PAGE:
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THE EVENING STAR.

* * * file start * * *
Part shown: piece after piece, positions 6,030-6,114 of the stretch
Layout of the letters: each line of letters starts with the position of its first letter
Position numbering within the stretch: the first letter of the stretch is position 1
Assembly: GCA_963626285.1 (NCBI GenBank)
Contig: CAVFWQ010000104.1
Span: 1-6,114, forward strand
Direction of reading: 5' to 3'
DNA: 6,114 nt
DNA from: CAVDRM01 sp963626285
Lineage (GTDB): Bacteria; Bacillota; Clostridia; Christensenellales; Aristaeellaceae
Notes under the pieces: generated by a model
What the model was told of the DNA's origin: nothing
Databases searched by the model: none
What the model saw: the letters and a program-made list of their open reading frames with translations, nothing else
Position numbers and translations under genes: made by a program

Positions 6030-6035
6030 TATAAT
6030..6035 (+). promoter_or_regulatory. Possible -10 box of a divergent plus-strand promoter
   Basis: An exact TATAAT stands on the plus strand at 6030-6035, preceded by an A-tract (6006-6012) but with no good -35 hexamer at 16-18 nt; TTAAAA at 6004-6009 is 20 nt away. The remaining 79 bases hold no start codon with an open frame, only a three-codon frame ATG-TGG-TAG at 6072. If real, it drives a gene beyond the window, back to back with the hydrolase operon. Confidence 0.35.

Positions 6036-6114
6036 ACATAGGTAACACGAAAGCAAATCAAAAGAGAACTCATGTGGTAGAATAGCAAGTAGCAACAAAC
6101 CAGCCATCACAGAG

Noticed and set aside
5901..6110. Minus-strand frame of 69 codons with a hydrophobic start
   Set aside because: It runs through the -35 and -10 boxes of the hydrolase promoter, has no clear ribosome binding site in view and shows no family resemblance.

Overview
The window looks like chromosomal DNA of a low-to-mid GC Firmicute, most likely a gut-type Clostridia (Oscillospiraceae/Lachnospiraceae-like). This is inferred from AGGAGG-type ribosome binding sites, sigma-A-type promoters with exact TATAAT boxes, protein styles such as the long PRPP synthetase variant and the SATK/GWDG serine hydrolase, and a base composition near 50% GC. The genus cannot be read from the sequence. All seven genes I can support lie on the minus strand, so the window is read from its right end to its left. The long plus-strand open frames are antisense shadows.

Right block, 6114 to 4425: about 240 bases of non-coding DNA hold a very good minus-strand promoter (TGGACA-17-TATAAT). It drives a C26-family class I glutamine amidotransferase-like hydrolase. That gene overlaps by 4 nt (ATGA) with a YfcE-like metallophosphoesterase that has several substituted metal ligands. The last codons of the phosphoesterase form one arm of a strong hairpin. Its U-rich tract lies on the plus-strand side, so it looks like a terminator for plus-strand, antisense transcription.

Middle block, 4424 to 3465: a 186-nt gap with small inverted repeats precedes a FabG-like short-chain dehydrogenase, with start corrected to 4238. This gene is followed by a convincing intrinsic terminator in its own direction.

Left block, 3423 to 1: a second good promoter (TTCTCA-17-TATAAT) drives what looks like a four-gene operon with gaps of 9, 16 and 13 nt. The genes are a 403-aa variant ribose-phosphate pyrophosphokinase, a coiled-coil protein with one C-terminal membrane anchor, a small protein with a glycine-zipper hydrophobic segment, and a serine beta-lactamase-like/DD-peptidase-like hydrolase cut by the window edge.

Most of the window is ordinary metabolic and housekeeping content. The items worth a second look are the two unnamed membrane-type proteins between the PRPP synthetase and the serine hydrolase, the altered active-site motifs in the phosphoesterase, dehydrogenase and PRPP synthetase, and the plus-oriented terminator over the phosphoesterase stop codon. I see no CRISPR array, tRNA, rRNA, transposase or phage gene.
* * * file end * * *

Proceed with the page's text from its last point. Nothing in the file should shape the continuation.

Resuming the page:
WASKINTON. FRIDAY........... August 5, 190. C2OSBY , NOYES... .......sditor m avmnm sWam has a regula aid p.emanaent amny ieaio. mush aeore than the ombie4 eiroalatfoa et the ottar Washfagrens dies. As a Wews and Avesisag aism it aas so sompettor. E7* order t avoid dlays on aecooat of personal absenes, letters to Tm WAS should not be addressed to any individual soseoted with the oese, but simply to 'tl "TAn" of to the Mditial or Bus. ns D.parta.mts, asooordiag to tenor at purpose. Judge Parker's Leadership. Jndg- Parker takes hold like an old hand at the bellows. The Indiana ticket is said to he his. Before the visit of John W. Kern to Esopus there were three or four aspirants for the gubernatorial nomination in the hoosier state. Two of them were men of considerable ability. Mr. Kern him self was not in the field. Having made the race four years ago and been defeated. be was disposed to make way for others. But he made no favorable an impression on Jt dge Parker at Esopus that from that time the discussion of his name in connec tion with the Indiana campaign beeame very suggestive. Politicians are quick to see a point and anxious to stand well at court. So that when it was fairly well established that Judge Parker wanted Mr. Kern to run for governor again those who were eager for the nomination stepped aside. It was probably the strongest nomination that could have been made. Mr. Kern and Mr. Taggart are political chums, and should work well together in the contest. Both know the state, and Mr. Taggart will probably use his influence as national chair wan to the advantage of the local cam paign. Mr. Kern was influential in Mr. Taggart's success, and Mr. Taggart, in re turn, in Mr. Kern's success, and the promise is out that as the result of their joint success Indirna in November is to go democratic. Judge Parker has been prom ised the state's vote. It is not always good politics for a presidential nominee to interfere in local matters. Such interference has on more than one occasion been resented. But there is no danger of such a thing in this case. Democratic prospects in Indiana are not overly bright, and those who have given way for Mr. Kern have not made a great sacrifice. They can see the argu ment as plainly as anybody else; which is that if victory is to be won at all, it must be by bringing the state campaign into as close touch as possible with the wishes and purposes of the national lead ers. And they have made their contribu tion to the campaign by consenting with out contest to the nomination of the man of Judge Parker's choice. Judge Parker has been hailed as the master of his party. That is a pretty strong word, but iis part in bringing about his own nomination, and now the ease with which he has brought about the nomination of Mr. Kern, show at least that he is a very clever politician. The Prosecutor's Preliminary Inquiry. It is anlnuestionably proper for the prose cuting omrers of the Police Court to ascer tain before taking their cases into court, if there be time, the general character of the charges tiled against defendants and of the testimony available in support of them. That process, however, should not go so far as to call for a hearing of both sides. The preliminary inquiry of the prosecutor is sirrliar to the Investigation conducted by the grand Jury. The defendant is not al ways examined by that body, and the wit ne: as are not heard in the presence of any - representative of the person accused. The whole procedure is ex parte, yet the judg ment of the'twenty-three men constituting the jury must be satisaed that there ts a prima facie case of guilt. The .jury does not indict only in cases of certain guilt. Just so the prosecutor in the Police Court, whose problems are infinitely more i miple than those of the higher courts, although iore numerous, should take into court- all ca.ses where the complaint is definite and supported by the testimony of a policeman or two citizens whose versions agree in the main. If he stops to listen to the defend ant and to weigh his explanation or denial against the testimony of the accusing wit flesses he is trespassing upon the functions of the court. A case should be plainly un worthy of prosecution to be abandoned by the pros~ecutor, so plainly as to appeal to the~ average judgment as unworthy. A good m,any of the cases in which Informations have been quashed are of vioiations of the speed regulations. In these cases the pr OSe cutling ottleier has established himself as a co,urt and has accepted collateral and dis missed charges after tihe manner of the presiding Judge in a way to create the im pressioni that thiere' is no real vitality in the r.'gulat ions anrd no c'redenice at the Police Court in the testimony of the bicycle po lii'emen who make the arrests. If the prac tice of hearing all cases before trial In the prosecutor's oftice is to continue certain rules should he laid down so that the public will understand tihe measure whIch Is ap plied to infoirrations and to supporting test imonry to drlminn whet her they are suffilent. And full records of all cases dis posed of ini tis way should be kept and pulblishe.d inr order that there may be no misunil.rstandting of tihe circumstances. Devery. Wi'hy allI this pithier abo ut thre in vittion to Mr. I >every to visit Em>'pus? Have not Murphy and McCa'nrren be'en there by invi tation? .\ri they arny be,tte'r than the mar. wtth whim they work.al politically for yeatrs? Mr. Met'arre'n still keeps uip his in ti-nae(3 withi th' e'x-chief of police. Mr. Murph' jlust now is rafflcted with a spell of aloofnr,'s. Ituit they aire all democrats three of a kind. Why should they not all look alike to .Jnudge Parker? He~ wants their votes aind their influience, and so he recog nilmes them. Mr. Cleveland, when a candi date for thre presidency, was glad to ac cept tha. assistance of flichard Croker. and sat withI Mr Croker at a public dinner eaten to celebrate tihe victo)ry of l892 Does Mr. ('r ker, in any mranner, "hold over" hris old frienrd, Mr. D)every? Can Judge Parker crr in following where Mr. Cleve land hi;m showni the way? Every now and then Mr. Bill Devery in vites attention to himself, but his peculiar style of humror isi no longer popular. Kuropartkin would be almost justified in pleading illness and turning his post over to an unde'r'study. Health Booklets. Onle of the big life insurance companies of New York city has taken to issuing oc casional pamphlets or "health booklets" treating briefly but pointedly of the ills of hun.anity and aiming at the establishment of good sanitary habits. The purpose ol the enterprise is obviously selfish, to de crease the death rate among the policy holders of this particular institution, but it Ms'aone the less commendable or worthy of ignitation. Indeed, the life insurance comn pdhies ought to form a greftt faetor in' the present-day fight for -the eradicatiort ol preventable dsa.ee -There"Was neveir a iine when the public was so well iaforaed ori Io willlie ~foe intorfndd'as.to, the na ture of illness, its sources and its treat ment. The great strides of bacteriologl during the past quarter of a century have brought the thinking world into close touch with many phenomena of health and dis ease which were formerly regarded as un solvable mysteries. This series of the insurance company's booklets treats of four of the chief causes of death and disease tn midsummer. sun stroke, drowning, diarrhoea and mrtria. each in a separate pamphlet small enough to be tucked Into the vest pocket. It does not undertake to supplant the physician, but to facilitate his work by pre%'nting use less exposures of life. There need be no fear on the part of the physicians that their business will be taken- away from them by the sanitarians -or ,y the pam phlet writers. There will always be illness and always need of the Skilled treatment which only physicians can give. The field of the sanitarian and the gratuit-os adviser of the public lies chiefly -on the borders be tween health and disease. It is the pur pose of the hygienists to press those bor ders ever onward, encroaching upon the territory of disease. That they will suc ceed in enveloping It completely is impos sible. Man is born to die and the great object of medical science and hygiene and the sanitary enterprises is to keep him alive as long as possible, to render his life easy and healthful and to give his physi cal energies their fullest play for the ac complishment of the work for which hb was sent into the world. Parkerism at Parkersburg. The West Virginia democrats tackled the race question, with an illuminating result. Two factions appeared In the Parkersburg convention. One was composed of men of the Vardaman stripe, who insisted that the party should commit itself openly and ab solutely to the doctrine that this is a white man's government, and that none but white men should be allowed a voice In govern mental affairs. They do not limit the scope of their proposition. They would have it apply in the north as in the south. They want It applied in West Virginia, as It Is now applied in Mississippi. They asked the convention to go on record, and to pledge the party, in case of success at the polls, to change the suffrage laws of the state so as to eliminate the negro vote. Speeches in support of the proposition were loudly ap plauded. The other faction was composed of men not unfavorable to the proposition, but less impetuous in pursuit of the object. Repre senting what Is known as "foxy," or prac tical, politics, they insisted that such a dec laration by the convention would be un wise. They pointed to the large negro vote in the doubtful states, and admitted that a play was being made for a part of it by the democratic leaders. Why prejudice this effort? Why not promote It by silence? Wait until after November. Then, in the event of the election of Parker and Davis, and of the West Virginia democratic state ticket, with the aid of negro votes cast where all votes are counted, the West Vir ginia job can be, and will be, attended to. Make sure of the power before announcing what will be done with it. The "foxy" faction won, by a vote or 919 to l'i. It was, as may be seen, a Parkerian triumph-or a triumph fashioned on Par kerlan lines. The platform contains no threat of negro disfranchisement, but the purpose is understood. The Parker and Davis managers in New York, New Jersey, Connecticut, Indiana and Illinois will not have to confront an anti-negro plank in the democratic platform of Mr. Davis' own state, but go on hustling-unembarrassed to that extent-for negro votes in all of that important territory. Then, if the battle is won, down will come the knife and the negro vote in West Virginia will be cut off. Will the play have the desired effect? It ia, to repeat, truly Parkertan. Mr. Hill would have advised it-maybe,did advise it. Firkt the presidential nomination, and then the gold telegram.. IFirst the powrer:to di? franchise. and then the act. No premature d9etAratl6n of princijles or purpose. The President and the Constitution. There is a good deal of talk .just now on the part of certain men and newspapers opposed to the election of President Ropse velt about his assaults upon the Constitu tion of the United States. But there is at the same time a suggestive dea'th of speci fications. No one has come forward to identify the article and clause of the funda mental law that the President has violated or ignored or subverted. He .is pictured as using it as a punching bag, as shooting holes through It, as tearing it to bits and trampling upon it. after a fashion that, if based on facts, would warrant his impeachment. But there have been no im peachment proceedings thus far. There is no general agitation of fear for t-he in tegrity of the Constitution. The outcry arises from a few sources and It Is easily read in terms of partisanship or factionalism or personal prejudice. Until these critics of Mr. Roosevelt can put finger on the passage tha.t has been overruled and supply the facts of Its destruction, the general public will regard these charges and insinuations as mere campaign vaporing. -And in the degree that they continue without proof Mr. Roosevelt gains in strength with thc pJeopile who are not to be misled by misrepre sentations- They are likely to ask why those wiho are so fearful of the integrity of the Constitution do not file charges against the President In regular order. It is reasonab)le to assume that the work of introducing ,iudge Parker to the nurner ous politicians of his party who were not acquainted with him has been completed. The appointment of John R. McLean to a place on the democratic executive commit tee may be regarded as evidence that Tom L.. Johnson is not being consulted. Venezuela has for some time been in the position of a country with so much trouble on its hands that a little more or less made no appreciable difference.* It is a little trying for Governor Odell to be expected to wax enthusiastic over an other man's qualifications for the governor ship of New York. The Japanese feel competent to provide a few eligibles if Mr. Carnegie should decide to make his hero collection an international affair. If New York politics fails to Interest Richard Croker, he may find some congen Ial excitement at the Saratoga race trac-k. New York takes pride in the fact that the subway tavern has .been opened, and hopes that the subway will follow In time. Campaign issues may comeq and go, but the tariff runs on forever. A Cool, wet July,. The month of July in the imm~ediate neighborhood of Washington has borne out the reputation of the current year as re garde heat by beinig cooler than the average of the records. The mean daily temperature for the month was 74.3 degrees Fahrenheit, whereas the meba tesiperature for the month of July durIng the past thirty-four years has been 77 degrees'. The hottest July on record was that of 1872, when the mean daily temperature was 81 degrees; equaled by the July of 1876. The coolest was that of 181, Vthen the mheat tempera ture was only 72 degrees, Thus thin 7egr' July has bEen a little above tie reborded minimum. - Soindernin fellON e&kiti of tirenty days during the inouth, maktaf a toasll-fpi the month of 6.25 inches. This Is 1.73 nh in excess of the aftre 'of dy-y years, which is 4M )ip,.Tha etjest July on record during thsperiod wad that of 1866, when 10.n alt hnsh fell and te m... eat was that of 1872, when asly eighty-two hundredths of an inch elL. Thus, July of 1872 appears as the Iettest and the dryest July of which the Weather Bureau has oicail knowledge. In the July of the year 1888, when more than ten inches of rain tell here, the mean daily tem perature was 74 , degrees, about the same as this year. It is interesting to know that during the month of July the wind blew past the Weather Bureau a total dis tance of.3,844 miles, this being a moderate total for thirty-one days, the. maximum speed being reached on the first of the month, when the measuring machine show ed a rate of thirty miles an hour. Since the first of January the year has lost 568 de grees of temperature' below the mean of thirty-four years, 'or an average daily de ficiency of 2.7 degrees, and the rainfall in this locality has -been just two inches less than .the average. - The hottest July day this year was the 18th, when the maximum temperature was 92 degrees -and the mini mum 77, with a mean of 84. The next day had the same maximum and mean, but a minimum two degrees lower than the mini mum of the 18th. Mr. Sully Is lucky In the fact that a dis credited "cotton king" is not liable to the personal attentions that anarchists are in clined to. bestow on unpopular potentates. Mr. Fairbanks is a man of great com posure and betrayed no excitement what ever when Mr. Root informed him that he was the nominee for the vice presidency. The Asiatic war is again demonstrating that a country's military success cannot be prophesied from the amount of space It occupies on the map. The rear platform of the railway train will not seem the same as when Mr. Bryan was an active quantity in the presidential race. SHOOTING STABS. Often Reminded. "How often." said the philosopher, "a man is reminded of his own littleness In this great world." "Yes," answered Mr. Cumrox, "especially if he has three daughters who have been to boarding school." The Victim. The trusts and strikers day by day The air with fierce contentions fill. The public merely waits to pay Each month some extra on the bill. The Trouble. "Pete," said Meandering Mike, "do you believe dat honesty is de best policy?" "Sure," answered Plodding Pete. "De trouble is dat you cn't persuade people to present you wit' t'ings instead o' compellin' you to take 'em widout askin'." Peculiar Patriotism. "Have you never reflected on the chances for doing good to your country that you may have missed?" "No," answered Senator Sorghum. "I take pride in feeling that my country is big enough to take care of itself without any assistance from me." "De trouble 'bout de man dat borrows trouble," said Uncle Eben, "is dat he wants to pay some of it to everybody he meets, whether it's owin' to 'em or not." Futile Protest. De o1' dog's a-barkin' at de moon all night. An' de o1' moon sails along; De o1' dog reckon dat he doesn' like the light Case it's either too weak or strong. An' he keeps it up an' It ain't no use Of a-arn' him to change his tune. 4n' de baby Is a. cryin' like-. its- gidfe got loose, An' de el' dog Is a .barkin' at de moon. White folks is tellin' 'bout de trouble-dat 45 due If de voters don' rise up an'-make-a row. An' den dey comes an' tells you, in a mil lion years or two, De world will go to blazes, anyhow; An' it doesn't make no difference, 'ceptin' dat it solls de fun I specks I'll go distrabted purty soon. White folks is kickin' 'bout de way de world is run An' de o1' dog's barkin' at de moon. Artillery Not Obsolete. From the Brooklyn Eagle. One of the "lessons" which military science was supposed to have learned from the war In South-Africa was that artillery could accomplish nothing in field operationg that could not be more cheaply and ex peditiously effected by rifle fire. The com paratively mall damage' done to certain carefully selected npsitions after hours of borrbardment with highly explosive shells was cited as evidence that all field guns, except those of the smaller machine types, cost more than they were worth. The record of the Russo-Japanese wgr disproves this claim. During the last few months artillery has always been an important, and occasionally, a vital factor in determining the issue of engagements. The story of the protracted duel between field batteries at Tatchekalo shows that the superior position of the Russian guns long held an over whelming Japanese force at bay Wvhen rifle fire would have been powerless to have checked the attack._ Political Statistics. Frim the Baltimore Sun. The political statistician, like the pres tidigitateur, is entertaining, but the audi ence knows It Is all sleight of hand. Get-Poor-Quick Schemes. From the Cleveland Plain Dealer. His rich uncle had just died. "I am undecided." he mused, as he fingered over a big roll of bills. "whether to go to St. Louis and live at a hotel, buy an automo bile and let the garage people repair it, or purchase a nice beefsteak." Philanthropists. From the Pittsburg Dispatch. The meat packers are evidently deter mined not to let 'the anthraci-te magnates get ahead of them. Therefore they will put meat In the luxury'class with equal abandon. . ng From the Syracuse Pot-Stauset. The information that"- Wrd S. Color nearly got Into an acoMnn; through his horse becoming frightened by a Brooklyn automobile will serve to remind a forget' ful public that Bird is still alive. Togo Xay 3e Coming. Pse.n the Chicage Reord-Herald. Some of Russia's warships have sailed out of tlfe Baltic. Perhaps the Russians have a suspicion that Togo thinks of sail ing Into the Baltic.- - Parker a Politician, From the Minneapoelis Journal. Judge Parker is quite as much of a poll ticlan as any man who has been nomi nated for the presidency for years by either of the great parties. This Isn't to his discredit, but 'In the Interest of the truth It should be known, The attempt to create an ideal personage and palm It oif on the public as the real Parker will fall, as all such attempts deserve to fail. Swell C0Empan. Fream the Mlezican Hlerald. The democratic, party, after years- of wanderimig on' the stony- highway of pey erty, Is now taking lunph on Wall street with flananciers. Women s OXEORDS Wortfrtp to $2.50, fort ,YJua - tehiqa NANT lot -of Women's .Oxfords; all smkljies, 1. 1f. 2, 2% and-8's; that soldl regularly up t6:240; To,close out Saturday at FEdmonston 's 334 F St. M.ho it Stdre closed at 5 P.M. Saturdays, i P.M. I Cooking Devices That Economize Time, Labor and ,Fuel. OUSEHOLD duties may be materially lightened by making use of some of these "helps." COMPARTMENT STEAMER3--Four foodsa may be coked with these steamers on one burner. and there is no mingling of odors, DOUBLE SALMCEPANS-so shaped as to occupy the spec of one................$1.25 TRIPLE SAUCEPANS-cook three different foods at once ; .hthe beet usually con su ed en okng on .......... ...$1 5 STEAMEt,to"dt over pots..........40c. GAS XROI HO.DERS-3 irons over one burner ..40e.~ WAFl ii6iO r gas stoves........ 1 CROWN (II Hr0ers-retain juice.. 25c. Dilinl & Mati CO.9 SuccessoEA to,M. W. Beveridge, Potter*; I lir. hina; Glass; Silver, etc., 121si FSt._ 1214'-18 St. -and 'Oe'lt delivet it - - Aywr.M. Weshi.gto. TO=KALON Wine Co...91 1tp st. Phone 9. Removal Sale Bargains. XIGENCIES attending the resneevl to our new building. *n.wrgr. 12th and F, mnake the reduction of .our stock vel ~dsirable. Hats, Rain Coats. Traveling Goods. etc.. in -fact, everything in stock, ate GREAT BARGAIN PRICES.c g7Best selections go to early purchasers. SStinemnetZ%C , Hatters & Furriers, I237 Pa. av. bower Bath OUTFITS. An inspection forsock ofa Sof Bth -mpression that atebwet s aneh ensive -faucO, which are perfectly practicable and -~aifaetory, aiheg so inexeniv la price. MLINDSAY Rubber ',a* au-f ,w20 The Trusts Are Responsi ble -..for the high prices you have to pay fOr medines,5 tolet articles. etc., at most drugStotes. I am not cotrolled3 by the drug comine and consequently eaan. sell.~ rock-bottom .prices. ILydia ] Idkiam's Vegetable omip~i "%I size for 67c. j. ~J[NNINOS, jy9li.S1 14 oma. e.-e - Dhe s feetPure Whiskey. - tiISKEY, Aeasn enecal. Chas. Kramer, "AIs. "Trinig rep'5e by factory euperts." EVERY TRUNK -in the house AT OPP. Woodward & Lothrop New York-WASHINGTON-Paris. During the heated term the store will close at 5 o'clock ; Saturday at I. Saturday is Children's Day. S3turday is always a special day for children here, and as much attention is given to their needs and pleasures as to the grown folks more in proportion. For tomorrow we have prepared a number of items of summer furnishings for boys, girls and little children at very attractive prices. Girls' Summer Clothing At Special Prices. Special Value in Girls' India Linon Dresses. A lot of Girls' White India Linon Dresses, with yoke of lace and embroidery, and a deep bertha; skirt has a wide tucked flounce and a wide hem. Another style is made guimpe, with a deep pointed collar of tucks and lace; skirt has a tucked yoke and flounce; sizes 6 to 12. Special Price, $3.95 Each. Special Value in Girls' India Linen Guimpes. A lot of Girls' Fine White India Linon Guimpes, with round and square hemstitched yoke; full Bishop sleeve trimmed with a neat hem stitched ruffle; sizes 6 to 14. Special Price, $1.00 Each. "Peter Thompson" Suits and Jackets For Seashore and Mountain Wear. A lot of Misses' Regulation Suits, made of fine all-wool serge. with all the regulation embems, and a nine-gored flared skirt; sizes 12 to 20. Special Value, $12.50 Each; Also a lot Misses' Regulation Suits, of a handsome quality of fine serge, in blue, black and red, made in the full regulation style; all trim mings are of silk, and embroidery is done by hand; yoke skirt that laces in back; sizes 12 to 20. An Exceptional Value at $15.00 Each. Girls' Reefers and "7k-Length Coats." Coats for girls, made in a new length, and designated by the de signers as a "a-length Coat." We show them in a variety of pretty mixed cloths, and in tan covert and blue cheviot, and are made collar less and trimmed with fancy braids and handsome navy emblems; sizes 8.to 14. $10.00 and $12.50 Each. Third door. (1 at. Boys' Summer Apparel Half Price or Thereabouts. Substantial, serviceable, pretty suits, the kind that will be wanted the next two months. Two garments, in some instances, for the price of one. Also large assortments of Summer Furnishings-Hats, Caps, Ties, Stocks, Shirts, Pajamas, Blouses, Belts, Bathing Suits, etc., at midsum mer clearance prices. oe*ag u los ", itas and Boys' Regulation Sailor Suits, .eslars; othecspallor eseet; blouses eat ll and made and finished in an exceflent k"ng and belted; bloomer pants; sizes 2% to 6. $1.5o each. manner; trousers are the popular Were $2.50, $2.95 and $3-75- broad-fell style and are hand-made; all sizes. Unbleaebed Cotten. neatly trimmed and prettily Boys' Washable Sailor Suits, of Uine, chambray embroidered; all sines. apique; beat make; excellent Anish; sizes 3 to $2.95 each. 10.' $1.95 each. White Galatee. with blue linen collar and rft; Were $2.95, $3.50 and $3.95. $40;1 each. -. ^ - White and Blue Linen. prettily trimmed and Boys' "K. & E." Blouses, In nest colored effects; etubtetdered; all sizes. good wadabl. colors: nearry anl dses. $6.oo each. 39c. each. Were 5oc. - Boys' Sailor Long Pants, of white duck; broad fall style; sizes 4 to 12. Boys' "K. a E.'' White Oxford Bse-very Special price, $1.25 a pair. stylish and dressy; sizes 5 to 16. 5oc. each. Were 75c. ________Boys' 2-ptece All-wool Bathing Suits, good qual ity, best make. Boys and Girls' Straw Sailors, good quality, all $1.50 each. Were $2.50. 15c. each. Were Soc. and 75c. 25c. eac. Were $.oo. Bos- a-wool BatSit.he sAt. d ls sis 26 to 34-inch chest mesure. Soc. each. Children's All-wool Jersey Knit Sweaters, button & wn the frout--white, navy blue and red; sisesBo'NayBeBtigTok-ryest. Special price, 75c. each. 15c. a pair. Silk Petticoats Ifns n Underpriced.LiteC ld ns We have just purchased and offer Sm e ltig at about a third less than regular Alsrso hnotradudr prices a lot of Silk Petticoats, madecltngfrerydyadrs-u of a rich quality of taffeta, with ac- wa,advrospatclatce cordion-pleated ruffle and dust ruffle.fodalusdrigtehtwte. $3.95 Each. Cide' tai on,yk fSctcs Reglular value, $5-o.00 ie o1 er.Ec........5 Thiddor Elvet st.lrn.NnokGws iso tl.5c Btiste Corsets for Summer.pro.Pi............. 5c Acomplete stock of Batiste Cor- Ifns adulE ie ah....1( sets for summer wear. They arephkadbu rmis.at. *I2c cool, and they hold thiir shape bet- mfnVCohtdWrtdScua ah3C ter than Net Corsets. We have all wtt dnWZgi~utb6( the good sorts. ............oc AlsCose ndGidls or hus TIfats' landst clothing for every-daysand dress-u wear,antearistraictgchtaricle dip h' ~~t.............for Ail use comfrin suetieher 1. . oret. atst. sraghfon, r etifu nsuppl of slinUnde. ......to14yea..E.h..............0c C. . Crses. ontl, ttaght~ ~$2.0 loseand romy Pwntr, nbeodetd, snugr W. . Grds............ $100 wre necessr...................... inc Infa_ mnts-and-qrei ried noEah.......e5c pthkand bthe iftrtinP, poorl .m.a2dC Womten's bkin*ds.''d: 5C Wnfant'' DlainPBllow; sanee13=17elline: tonandChifo Lile ose w Thir dLeer. Jeeveth st dAlsolres and hih-sled o huse siL al.. V'. ses,timt- o$2.ooe dip ip. bwith.-- -- Women's PWaite Baku Cot- .~heWIwCe os.fRhc tand Cfn Lisle Hose, w ite adheeig ~ doubleC soles andthigh-spslicedtheees lac-aket ferectsda sme war. em.ti s broderd w~is-cq'po U derwear wer.Mutfi tfb omorabe thn heil-fttng'pory ad Your Greatest RUG & MATTING Buying Opportuni= ties. E VERY advantage is on your side. The cir cumstances causing this sale demand that the prices governing it shall be low enough to fully accomplish its object. Just quote Mattings today. Fiber and Wool Rug lists will follow. Fancy China Mattings. Regu lar 12c. quality. Special. yd......6C Fancy China Mattings. Regular 1tc. quality. Spe cial. yd................ .. 12 /2 . Fancy China Seamless Mattings. Regular _1c. quality. Spe- i cial. yd............................ ' a Extra Thick Seamless China Mat tings. Regular 25c. quail- g 71C ty. Special. yd.............. . Superfine Seamless Mattings; very choice grade. Regular 30c. quality. Special. yd........... 2 e Warp Seamless China Mattings; the very choicest quality. and an endiess variety of pretty pat terns. Regular IAe. quali- 27 c ty. SpPcial. yd............ e Royal 116-Warp China Mattings; pretty pin stripes. checks and plaids.; the finest mattings from the flowery kingdom. Regular 51c. 28 quality. Special. yd......... L. Heavy Damask Mattings In carpet effects. Regular 01k'. quality. 3(k Special. yd........................ Double Extra Imperial Mattings; pretty plaid and check patterns. Regular 3c. quality. Special. yd........ 2 2c. 1WI-Warp Cotton Japanese Mat tings. In carpet patterns. Regular 35c. quality. Special. yd........................ 1 Japanese Cotton Warp Mattings, with pretty inserted figures on white grounds. Suitable for the parlor. Regular 4e. quality. Spe cial, yd........... ..... Japanese Cotton Warp Mattings. Extra fine weave; choice patterns. with inserted art figures. Suitable for parlor, dining room and chamber. Regular MIsc. quality. Spe cial. yd........................... Japanese Linen Warp, 3-ply Weave Damask Art Mattings. Pretty weaves in gold, blue. red, green and olive. Extra fine grade. Regu lar tkic. and The. quality. Special. yd................. J 1.50 yards remnants of Japanese and China Mattings-regular 15c. to The. grades-to go at half their reg ular price, ranging from -c. per yard up. Lengths sutlicient to cover rooms. F Street, Corner 11th. It Butter, b -A low pric for butter of the highest as.aut . -Pure. fresh aad deli oe. A trial will dea -osstrate to you bow you a- eeounmise Fbere -butter Is enesifed. otder i poead. .-g7TIIU KTUW haaenri.r to .amy -tes coting $1 per po?nd. Price, ear. '1er -eats with -very pound. Great A. & P. Tea Co., Main Store,.7th and E Sts. jy14-T8f.t0 California Wiesfor hot es.reather PORT, MUSCATEL. CLARECT. CATAWV.BA. The purest 'and best produced bpy California's famed vineyards. $2.40 domen. $1 for 5 bottles. 25c. bottle. Shipped or delivered anywhere. WINE 318 9th St. N.W. COMPANY, ;t f""";a " BURCH EL L'S "SPRING LEAF" TEA Assures a most delicious summner everage when iced. Its fine, deli ate flavor is unlsulrpassed-. 5Oc. lb. N. W. BURCH ELL, 1325 F ST. IBurn Coke I for Econom y. A cheap fuel and a good fuel the most aatjaLactory fuel youl can use in your range. particu tarly in summertime. Order at headquarters. B5 S bla CAr e e.de. .. . . . 2 40Bseserse ae de'IvTsfd...$45 Washington Oasdignlt o. I413 10th St. N.W. F YOU WAgT.A Steam or Hot Water Heating Apparatus -ase shpa i uiastem dewetei eeleeel.a hi slam or week. tepsIing and Remsodeling. -IUBBA RD HEIATINU CO. O4 4ns. US8 g at. a.w. Thei3berIy," WrYUeerp%.ju